Which Colleges Have Cut Tuition and Reduced Fees Due to the Pandemic?

colleges discounting tuition

Which Colleges Have Cut Tuition and Reduced Fees Due to the Pandemic?

Published November 13, 2020

colleges discounting tuition

As COVID-19 remains a part of our lives, all colleges and universities have needed to adjust to accommodate the state of our world. Financial reorganization dominated during the early days of the pandemic. Those adjustments meant merging programs or cutting them entirely. Now, colleges seem to have adapted a little better to the situation and have turned their attention more towards online classes, limiting the number of students allowed on campus, and other precautions. Recently, many schools have come to the realization that in order to keep their doors open, this “new normal” should be reflected in the reorganization, that is, reduction of  tuition rates and other fees.

Declining numbers in enrollment and difficulties due to the economic shutdown are causing tuition cuts in order to get more students enrolled, despite the nontraditional college experience.

While some universities are not able to make tuition cuts, the financial changes of other schools can be incentives for families to consider.

Tuition Incentives Provided By Universities

Schools have employed different tactics to incentivize students to enroll in the midst of the pandemic, with tuition and fee cuts ranging from a small percentage off to more than half off.

Individual schools with different needs and abilities have found different ways to cut back on tuition. Some examples of this include reductions in tuition, room and board fees, and activity fees.

Financial aid is also increasing for students and families. Some tuition and fee cuts or financial aid packages due to the coronavirus are offered to all students, and some are only offered based on need or other outside circumstances. 

College Enrollment Rates Are Down

The coronavirus pandemic has greatly impacted typical college enrollment rates, according to an article published by CNBC.

There are many factors that go into why college students may defer their enrollments during the coronavirus pandemic, ranging from financial difficulties, to safety concerns, to problems with distance learning.

Families should have conversations about considerations like academic life, social life, if schools will have online, in-person, or hybrid schedule learning, and financial strategies by individual schools when contemplating college plans.

It is also important to stay educated on how your credit history can impact student loans, and to look out for additional financial aid opportunities due to the pandemic.

Your family will need to decide whether paying full tuition for your child’s education is still worth it, but you should also take advantage of the lower interest rates offered in this unprecedented time.

How the Cost of Attendance Has Declined

According to The Washington Post, fewer students enrolled in college in the fall 2020 semester.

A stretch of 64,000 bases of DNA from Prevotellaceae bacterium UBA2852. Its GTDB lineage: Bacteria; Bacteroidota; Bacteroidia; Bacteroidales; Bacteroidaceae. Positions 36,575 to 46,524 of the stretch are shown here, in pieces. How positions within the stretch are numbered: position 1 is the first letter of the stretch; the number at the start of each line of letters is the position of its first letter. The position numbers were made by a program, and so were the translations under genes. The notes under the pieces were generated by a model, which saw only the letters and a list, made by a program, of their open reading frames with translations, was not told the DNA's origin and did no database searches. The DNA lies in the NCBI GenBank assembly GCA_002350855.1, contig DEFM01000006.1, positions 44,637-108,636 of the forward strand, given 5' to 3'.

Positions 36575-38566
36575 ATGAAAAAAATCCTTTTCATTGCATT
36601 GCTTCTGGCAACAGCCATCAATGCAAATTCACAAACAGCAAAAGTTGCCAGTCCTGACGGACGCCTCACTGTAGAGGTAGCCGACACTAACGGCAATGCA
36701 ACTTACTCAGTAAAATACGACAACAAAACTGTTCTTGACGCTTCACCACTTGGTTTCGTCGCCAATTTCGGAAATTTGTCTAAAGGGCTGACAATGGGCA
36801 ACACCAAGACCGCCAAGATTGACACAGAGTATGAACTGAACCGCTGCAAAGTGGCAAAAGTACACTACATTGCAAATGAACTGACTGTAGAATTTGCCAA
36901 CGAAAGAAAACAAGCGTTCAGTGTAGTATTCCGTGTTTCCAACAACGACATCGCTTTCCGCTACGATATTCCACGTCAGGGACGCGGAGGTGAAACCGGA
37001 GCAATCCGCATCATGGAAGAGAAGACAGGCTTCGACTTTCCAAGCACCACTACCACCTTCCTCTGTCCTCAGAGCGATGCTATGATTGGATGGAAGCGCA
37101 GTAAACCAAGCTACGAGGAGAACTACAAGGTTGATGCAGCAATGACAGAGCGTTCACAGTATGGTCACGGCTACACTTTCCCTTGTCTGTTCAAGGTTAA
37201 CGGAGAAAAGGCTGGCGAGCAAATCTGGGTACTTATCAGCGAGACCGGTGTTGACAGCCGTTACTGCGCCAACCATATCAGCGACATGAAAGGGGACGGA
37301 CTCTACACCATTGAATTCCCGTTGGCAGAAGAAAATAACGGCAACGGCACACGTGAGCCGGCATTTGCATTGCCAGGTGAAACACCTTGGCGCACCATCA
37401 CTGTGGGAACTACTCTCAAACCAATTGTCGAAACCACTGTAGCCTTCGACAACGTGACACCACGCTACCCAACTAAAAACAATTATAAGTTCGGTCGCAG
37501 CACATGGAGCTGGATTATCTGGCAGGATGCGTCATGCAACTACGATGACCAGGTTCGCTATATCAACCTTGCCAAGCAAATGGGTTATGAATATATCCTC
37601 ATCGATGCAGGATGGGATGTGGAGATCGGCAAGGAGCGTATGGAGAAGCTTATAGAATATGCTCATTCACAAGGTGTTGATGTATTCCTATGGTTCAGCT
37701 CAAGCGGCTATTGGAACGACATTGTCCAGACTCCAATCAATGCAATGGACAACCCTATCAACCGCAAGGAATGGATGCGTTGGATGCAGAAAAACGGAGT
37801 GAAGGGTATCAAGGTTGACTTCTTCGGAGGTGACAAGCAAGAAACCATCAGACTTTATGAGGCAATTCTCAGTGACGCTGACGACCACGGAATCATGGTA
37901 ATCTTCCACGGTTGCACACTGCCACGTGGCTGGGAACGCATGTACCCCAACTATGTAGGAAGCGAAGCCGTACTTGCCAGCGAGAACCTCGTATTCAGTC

The National Student Clearinghouse Research Center observed and recorded data from 629 schools. They found enrollment was down 2.5 percent among all types of undergraduate institutions.

The sticker price and net price are different in understanding what you will be paying for your child’s education. It is important to know the difference between the official reported cost that a school projects and how much it will actually cost.

Colleges That Are Reducing Tuition

Here is a list of schools that are reducing tuition costs amidst the COVID-19 pandemic.

This sample size is an example of how universities are responding, but is not comprehensive. It also includes the percentage off that students are receiving.

Many of these schools are entirely or partly holding classes remotely due to the COVID-19 pandemic.

Clark Atlanta University, 10%

Georgetown University, 10%

Hampton University, 15%

Johns Hopkins University, 10%

Lafayette College, 10%

National University, 25%

Princeton University, 10%

Paul Quinn College, 28%

Rowan University, 10%

Southern New Hampshire University, 100% for freshmen, 61% the following year

Spelman College, 10%

Thomas University, 30%

West Chester University of Pennsylvania, 11%

Williams College, 15%

After all is said and done, tuition remains at the same price as the prior year at public institutions in Maryland, Massachusetts, Michigan, and North Carolina, and a survey revealed that 90 percent of schools offering a hybrid schedule of in-person and online courses are keeping the same tuition costs as tuition before the pandemic.

This list does not include all of the institutions that did not reduce tuition this year.

Schools That Are Waiving or Reducing Additional Fees

When studying remotely, you will not be paying for room and board fees and often, activity fees and other fees will be waived. It is important to look at the schools your child is interested in and research individual financial plans amidst the pandemic.

Look out for ways you could receive discounts for different learning due to the pandemic and make sure you check back often, as these policies can change from one week to the next.







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